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Opinion

Readers React: Defending Georgetown’s decision to expel a fraudulently admitted student

Stephen Semprevivo
California businessman Stephen Semprevivo, whose son’s admission to Georgetown was withdrawn, departs federal court in Boston on May 7.
(Steven Senne / Associated Press)

To the editor: While I doubt that Georgetown University junior Adam Semprevivo was unaware that his father bribed his way through the admission process, I find it irrelevant to the school’s decision to rescind his admission.

Semprevivo was co-applicant in a fraudulent process. The fact that his parents could afford $200,000 in tuition over three years and hire an attorney to prevent the school from rescinding its admission offer does not mitigate this. Nor should it matter that he has kept up academically.

Semprevivo was part of the application. Georgetown has every right to enforce its decision despite the attempt by his parents to let him off the hook.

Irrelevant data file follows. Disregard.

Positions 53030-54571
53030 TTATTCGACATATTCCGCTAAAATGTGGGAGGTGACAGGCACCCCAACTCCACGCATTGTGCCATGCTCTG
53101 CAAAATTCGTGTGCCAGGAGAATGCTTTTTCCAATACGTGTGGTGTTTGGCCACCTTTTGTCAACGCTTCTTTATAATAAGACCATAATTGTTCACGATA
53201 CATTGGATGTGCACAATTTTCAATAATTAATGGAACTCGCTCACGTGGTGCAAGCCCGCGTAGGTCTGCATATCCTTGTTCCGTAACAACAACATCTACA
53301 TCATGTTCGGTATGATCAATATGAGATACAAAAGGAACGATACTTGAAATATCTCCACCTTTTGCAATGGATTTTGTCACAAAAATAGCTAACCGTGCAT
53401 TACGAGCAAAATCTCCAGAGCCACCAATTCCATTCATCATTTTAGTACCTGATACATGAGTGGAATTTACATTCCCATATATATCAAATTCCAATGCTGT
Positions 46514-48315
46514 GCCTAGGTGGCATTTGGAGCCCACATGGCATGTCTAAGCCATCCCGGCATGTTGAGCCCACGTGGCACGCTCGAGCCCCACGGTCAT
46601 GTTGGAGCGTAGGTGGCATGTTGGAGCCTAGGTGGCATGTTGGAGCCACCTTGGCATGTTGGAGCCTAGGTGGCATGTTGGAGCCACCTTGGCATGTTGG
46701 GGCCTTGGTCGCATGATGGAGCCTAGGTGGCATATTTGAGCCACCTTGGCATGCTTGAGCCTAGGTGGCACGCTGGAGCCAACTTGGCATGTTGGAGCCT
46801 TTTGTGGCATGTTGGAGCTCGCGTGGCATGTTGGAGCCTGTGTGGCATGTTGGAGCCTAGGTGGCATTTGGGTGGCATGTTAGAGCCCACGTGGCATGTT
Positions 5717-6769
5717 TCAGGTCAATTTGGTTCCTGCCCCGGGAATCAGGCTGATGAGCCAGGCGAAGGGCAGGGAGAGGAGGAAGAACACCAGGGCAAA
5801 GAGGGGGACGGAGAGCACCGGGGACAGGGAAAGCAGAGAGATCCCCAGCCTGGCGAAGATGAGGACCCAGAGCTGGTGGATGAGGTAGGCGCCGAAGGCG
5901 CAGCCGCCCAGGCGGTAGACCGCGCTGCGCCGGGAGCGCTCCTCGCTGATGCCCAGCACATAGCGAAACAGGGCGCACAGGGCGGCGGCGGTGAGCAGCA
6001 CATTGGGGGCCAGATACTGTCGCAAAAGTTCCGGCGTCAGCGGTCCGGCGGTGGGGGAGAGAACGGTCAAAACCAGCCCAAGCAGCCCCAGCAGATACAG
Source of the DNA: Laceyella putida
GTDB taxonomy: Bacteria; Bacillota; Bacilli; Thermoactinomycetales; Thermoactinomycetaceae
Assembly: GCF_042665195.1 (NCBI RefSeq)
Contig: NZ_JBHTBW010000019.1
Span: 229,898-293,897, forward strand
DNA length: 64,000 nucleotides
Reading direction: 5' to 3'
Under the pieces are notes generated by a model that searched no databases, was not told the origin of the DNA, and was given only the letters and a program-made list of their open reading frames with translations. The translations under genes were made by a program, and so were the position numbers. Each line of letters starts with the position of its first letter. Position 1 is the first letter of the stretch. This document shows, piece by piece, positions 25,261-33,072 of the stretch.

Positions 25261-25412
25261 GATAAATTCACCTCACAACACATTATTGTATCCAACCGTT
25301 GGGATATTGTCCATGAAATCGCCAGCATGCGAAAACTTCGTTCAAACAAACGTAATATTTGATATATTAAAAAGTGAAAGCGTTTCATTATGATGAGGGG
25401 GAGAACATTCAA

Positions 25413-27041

Glenn Egelko, Ventura

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To the editor: Semprevivo’s attorney David Kenner wishes to rewrite basic law that clearly states one cannot indirectly benefit from the proceeds of a crime.

If a bank robber buys his mother a home with his stolen money, she is not entitled to keep it when he is finally caught, even if she had no knowledge of the source of funds. Likewise, whether these students were truly unknowing of their parents’ actions is debatable, but the colleges’ actions to oust them and strip them of their credits is the right thing to do.

The blame for this lies not with the college, but with the parents who thought stealing a slot for their child — just like stealing money from a bank — was something they could justify. The only victims in this entire scam are the deserving students who lost a slot that was stolen in this process.

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Despite the public relations effort to rewrite history and frame these people as “concerned parents” and their children as “unknowing victims,” keep in mind this is no different than any other robbery.

David Higgins, Los Angeles

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